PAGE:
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FHA Kitchen Question

Discussion in 'FHA/HUD and VA' started by ashleyj, May 22, 2009.

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  1. ashleyj

    ashleyj New Member

    0
    May 14, 2009
    Professional Status:
    General Public
    State:
    Washington
    Here's a question for you experts: Does FHA require a full stove or is a hot plate sufficient. Does FHA require a full size fridge or would a small fridge be sufficient? Thoughts are appreciated!
     
  2. Mr Rex

    Mr Rex Elite Member

    114
    Jan 12, 2004
    Professional Status:
    Certified Residential Appraiser
    State:
    North Carolina
    Must a new or existing home have a stove in order to be eligible for FHA financing?

    Answer

    Neither a new home nor an existing home has to have a stove in order to be eligible for FHA financing.

    Reference 'Handbook 4905.1 REV1, Section 2-5'


    No requirement for a fridge for FHA either.
     
  3. RSW

    RSW Elite Member

    25
    Feb 18, 2002
    Professional Status:
    Certified Residential Appraiser
    State:
    Tennessee
    Can't say anthing that would trump Rex. He's got it right as usual.
     
  4. Mike Boyd

    Mike Boyd Elite Member

    0
    Jan 18, 2002
    Professional Status:
    Retired Appraiser
    State:
    California
    Double ditto
     
  5. ashleyj

    ashleyj New Member

    0
    May 14, 2009
    Professional Status:
    General Public
    State:
    Washington
    Then what is required for a "functional" kitchen? We recently received an appraisal on a duplex that indicated the kitchen in one of the units was suffering from "functional obsolescence". They checked the yes box next to the question indicating there were Safety, Soundness, or Security issues and requested a functional kitchen to satisfy this condition. Currently, the unit in question is being used as a rooming house and someone has there bed (!) on top of the kitchen counters.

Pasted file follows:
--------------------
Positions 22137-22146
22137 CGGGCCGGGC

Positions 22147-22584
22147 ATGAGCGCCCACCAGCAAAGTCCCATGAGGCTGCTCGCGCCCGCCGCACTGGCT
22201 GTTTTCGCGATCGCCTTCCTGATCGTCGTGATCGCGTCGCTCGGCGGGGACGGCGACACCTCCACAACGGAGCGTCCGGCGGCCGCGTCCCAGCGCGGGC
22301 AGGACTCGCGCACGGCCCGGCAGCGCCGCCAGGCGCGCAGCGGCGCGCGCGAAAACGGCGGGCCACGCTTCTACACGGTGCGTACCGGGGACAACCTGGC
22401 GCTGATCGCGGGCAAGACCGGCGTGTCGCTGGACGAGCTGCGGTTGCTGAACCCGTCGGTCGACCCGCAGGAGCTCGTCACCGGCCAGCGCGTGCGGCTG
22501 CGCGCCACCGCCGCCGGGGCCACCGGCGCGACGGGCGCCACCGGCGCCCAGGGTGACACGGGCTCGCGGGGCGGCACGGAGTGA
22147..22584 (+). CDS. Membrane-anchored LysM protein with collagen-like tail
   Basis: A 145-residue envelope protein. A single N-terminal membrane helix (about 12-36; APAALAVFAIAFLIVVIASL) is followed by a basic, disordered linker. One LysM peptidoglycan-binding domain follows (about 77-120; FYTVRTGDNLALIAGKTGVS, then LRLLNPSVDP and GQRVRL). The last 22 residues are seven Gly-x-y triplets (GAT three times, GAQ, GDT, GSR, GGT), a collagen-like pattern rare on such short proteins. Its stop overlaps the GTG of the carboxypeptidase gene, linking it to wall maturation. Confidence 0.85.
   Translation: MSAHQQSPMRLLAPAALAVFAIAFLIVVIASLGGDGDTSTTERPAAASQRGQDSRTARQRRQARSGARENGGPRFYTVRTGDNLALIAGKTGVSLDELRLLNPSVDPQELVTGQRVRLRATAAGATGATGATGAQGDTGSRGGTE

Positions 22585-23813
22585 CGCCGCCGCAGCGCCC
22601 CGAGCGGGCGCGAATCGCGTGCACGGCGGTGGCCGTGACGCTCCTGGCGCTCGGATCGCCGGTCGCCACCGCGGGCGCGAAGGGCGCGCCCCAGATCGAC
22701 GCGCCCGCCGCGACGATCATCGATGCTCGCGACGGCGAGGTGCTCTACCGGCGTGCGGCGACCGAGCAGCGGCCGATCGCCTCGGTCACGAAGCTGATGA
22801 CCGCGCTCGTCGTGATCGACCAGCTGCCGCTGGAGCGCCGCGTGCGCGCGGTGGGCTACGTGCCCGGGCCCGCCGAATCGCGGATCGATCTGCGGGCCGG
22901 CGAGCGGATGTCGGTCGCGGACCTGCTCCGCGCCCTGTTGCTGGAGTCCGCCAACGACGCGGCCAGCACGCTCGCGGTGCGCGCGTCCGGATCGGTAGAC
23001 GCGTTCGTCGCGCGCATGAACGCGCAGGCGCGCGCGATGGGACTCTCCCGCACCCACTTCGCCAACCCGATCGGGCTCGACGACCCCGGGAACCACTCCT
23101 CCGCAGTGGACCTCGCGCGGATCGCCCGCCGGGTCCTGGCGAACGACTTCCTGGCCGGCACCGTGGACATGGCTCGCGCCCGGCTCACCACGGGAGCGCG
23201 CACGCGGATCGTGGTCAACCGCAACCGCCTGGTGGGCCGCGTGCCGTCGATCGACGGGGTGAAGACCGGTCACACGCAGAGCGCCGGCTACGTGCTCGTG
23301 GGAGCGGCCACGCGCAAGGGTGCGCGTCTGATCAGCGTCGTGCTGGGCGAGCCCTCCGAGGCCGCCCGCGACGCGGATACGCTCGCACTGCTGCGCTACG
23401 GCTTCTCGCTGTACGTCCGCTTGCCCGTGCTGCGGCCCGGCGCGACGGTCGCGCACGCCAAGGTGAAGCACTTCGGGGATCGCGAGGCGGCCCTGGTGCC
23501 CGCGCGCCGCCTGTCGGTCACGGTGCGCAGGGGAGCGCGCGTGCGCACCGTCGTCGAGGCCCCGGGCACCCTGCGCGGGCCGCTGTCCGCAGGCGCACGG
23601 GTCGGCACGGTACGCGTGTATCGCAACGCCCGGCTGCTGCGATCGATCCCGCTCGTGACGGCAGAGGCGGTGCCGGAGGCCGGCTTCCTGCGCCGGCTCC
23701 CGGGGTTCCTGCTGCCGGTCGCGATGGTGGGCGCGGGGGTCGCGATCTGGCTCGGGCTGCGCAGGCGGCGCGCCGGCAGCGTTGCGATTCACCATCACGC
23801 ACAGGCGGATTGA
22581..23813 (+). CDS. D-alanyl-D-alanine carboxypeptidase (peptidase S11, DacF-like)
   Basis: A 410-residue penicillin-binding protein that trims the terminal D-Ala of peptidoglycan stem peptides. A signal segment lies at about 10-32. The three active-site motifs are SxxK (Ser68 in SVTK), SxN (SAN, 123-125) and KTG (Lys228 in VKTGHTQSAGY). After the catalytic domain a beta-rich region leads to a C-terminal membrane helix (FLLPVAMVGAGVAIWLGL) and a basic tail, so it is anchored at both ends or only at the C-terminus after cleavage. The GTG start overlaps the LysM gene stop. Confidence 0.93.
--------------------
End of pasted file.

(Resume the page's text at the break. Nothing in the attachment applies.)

Seems to me the appraiser shouldn't have indicated this as an SSS issue but instead should have deducted the amount to cure the obsolescence from the appraised value (e.g., cost to remove bed = 0, cost for appliances = $1000). Thoughts on why this is an SSS issue and what is required to ensure that the unit is not functionally obsolete?
     
  6. Samshile

    Samshile Junior Member

    0
    May 9, 2009
    Professional Status:
    Licensed Appraiser
    State:
    California
    It is not the same as a garage. A kitchen and bath have to be functional. This is typically plumbing. He needs to indicate in more detail what needs to be changed to make it functional. A bed in the kitchen does not stop the sink/ plumbing or the Stove from lighting. Or does it? .If no built in stove it may be some one just doesnt like the idea of a bed in a kitchen.
     
  7. Otis Key

    Otis Key Elite Member

    0
    May 15, 2004
    Professional Status:
    Certified Residential Appraiser
    State:
    New Mexico
    How's the reception on top of that single wide? :rof::rof::rof:
     
  8. RSW

    RSW Elite Member

    25
    Feb 18, 2002
    Professional Status:
    Certified Residential Appraiser
    State:
    Tennessee
    I wouldn't want to cook on the range if there is a matress on the counter top next to it.
     
  9. ashleyj

    ashleyj New Member

    0
    May 14, 2009
    Professional Status:
    General Public
    State:
    Washington
    The kitchen is a u-shaped galley style kitchen and its fairly compact. There are both wall-mounted and base cabinets. The mattress sits across the top of the counters. There is space for a slide-in or free-standing range in this space (none exists in the space at present). There is no space for the fridge inside the kitchen but instead would be placed in the adjacent dining area which is much larger.
     
  10. Greg Bell

    Greg Bell Senior Member

    0
    Jul 7, 2006
    Professional Status:
    Gvmt Agency, FNMA, HUD, VA etc.
    State:
    Louisiana
    All that is required is a sink and four feet of counter space (gotta cut the veggies) , that's it...
     
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